Or perhaps Ground’s persona is better explained with analogies to another world of magic: with his skill and humble generosity Fresh Ground has earned the reverence of, say, Albus Dumbledore; he’s also got the gruff, homey, approachable nature of one Rubeus Hagrid; and like Molly Weasley, Ground is a bustling culinary whiz with a “hush up and eat up” attitude.

Though for all his energy, Ground doesn’t sleep much. On the morning we met, he admits he was up at 3 a.m. to restock provisions and scout the cafe’s business address for the day. “ADHD, baby,” Ground explains. “Keeps me doing stuff, which I don’t mind, ‘slong as it’s stuff I love.”

(As for the ADHD, the “hyperactive” part is clear: Ground talks a mile a minute, and his hands work at twice that rate. Yet I found scant evidence of a “deficit” in Ground’s concentration, and none at all in the dishes he focused it on.)

Today’s Leapfrog menu was classic and American, the types of dishes that are so ubiquitous that it takes a true culinary master to make them stand out. And yet stand out they did.

The first course of breakfast was the bacon—thick, deep-fried strips of it, crispy and juicy and tender all at once.

Next, eggs—scrambled with cheddar cheese, salt, and pepper, and served at that perfect consistency that challenges the boundary between solid and liquid.

And finally, pancakes. Oh god, those pancakes. Sinful is the word that comes to mind. Ground mixed the batter thick, loaded it with fresh banana slices, then fried each cake in a generous pat of butter. The result was a flaky, buttery exterior that preserved a gooey, sweet, steamy core. We each soaked our tall stacks down with maple syrup, “the real stuff,” Ground assured, “none of that Aunt Jemima corn syrupy bullcrap.”

Hollywood Couldn’t Have Scripted It Better

Driving around for half the year can be a lonely endeavor. Ground has never been married, and until recently, he says he’s never had a “real girlfriend.”

But a few months ago, on a section hike in the Smokies, Ground met a woman with the downright prophetic trail name Coffee Mate. The two parted ways after only a few days, but Ground couldn’t get this girl off his mind. A friend finally convinced him to call her up. “I was nervous, but I did, and something just clicked. Said she’d been thinking about me ever since, too.”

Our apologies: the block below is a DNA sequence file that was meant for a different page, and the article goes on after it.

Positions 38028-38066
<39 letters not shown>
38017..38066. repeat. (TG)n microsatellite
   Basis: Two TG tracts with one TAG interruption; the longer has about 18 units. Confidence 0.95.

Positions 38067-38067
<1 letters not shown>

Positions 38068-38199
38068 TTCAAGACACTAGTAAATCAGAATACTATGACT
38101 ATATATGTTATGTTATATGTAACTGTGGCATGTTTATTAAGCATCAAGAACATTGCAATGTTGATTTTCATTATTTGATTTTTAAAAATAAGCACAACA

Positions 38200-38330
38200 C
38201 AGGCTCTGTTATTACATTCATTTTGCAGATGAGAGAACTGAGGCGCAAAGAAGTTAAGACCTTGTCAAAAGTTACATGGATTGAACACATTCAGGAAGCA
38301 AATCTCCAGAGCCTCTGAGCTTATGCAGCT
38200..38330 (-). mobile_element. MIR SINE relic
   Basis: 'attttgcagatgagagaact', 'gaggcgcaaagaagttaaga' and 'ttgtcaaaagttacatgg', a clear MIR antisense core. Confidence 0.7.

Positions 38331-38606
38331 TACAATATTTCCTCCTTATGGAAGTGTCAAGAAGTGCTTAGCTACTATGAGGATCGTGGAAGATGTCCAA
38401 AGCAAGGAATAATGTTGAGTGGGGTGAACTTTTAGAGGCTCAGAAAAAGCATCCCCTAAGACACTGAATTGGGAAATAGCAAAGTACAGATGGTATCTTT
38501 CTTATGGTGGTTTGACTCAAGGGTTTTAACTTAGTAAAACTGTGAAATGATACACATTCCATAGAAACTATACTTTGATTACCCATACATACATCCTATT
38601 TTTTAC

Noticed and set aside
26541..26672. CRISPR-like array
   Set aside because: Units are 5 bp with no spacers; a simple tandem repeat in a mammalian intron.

Ground later invited Coffee Mate to join him for a week of providing trail magic along the Blue Ridge Parkway. “Guess I’m hoping she might someday be my girlfriend. Now we’ll just have to see if she can put up with me and my talking.” He chuckles sheepishly.

Miracles, Twice Daily

The Leapfrog breakfast powered me smoothly through the first ten miles of the day.

Then, around noon—just as my hiker hunger began to stir—I came across another road. This intersection was isolated, truly backwoods, and the roadway was little more than a wide gravel path.

Wind swelled and howled over the ridge, and the barren oak trees groaned and swayed with discontent. And there, amid the roar, sat the Leapfrog Cafe. Alongside the van, the mobile restaurant’s owner / operator buzzed about his makeshift kitchen looking as busy and lively as ever.

“There he is!” Fresh Ground shouted as I approached. The Coleman stove out front sizzled delightfully.

“Beautiful day, isn’t it? Got sloppy joes coming off in a few.” He cracked open a fresh jar of dill pickle spears and held it toward me.

“Sit down. Enjoy yourself.”

And so I did.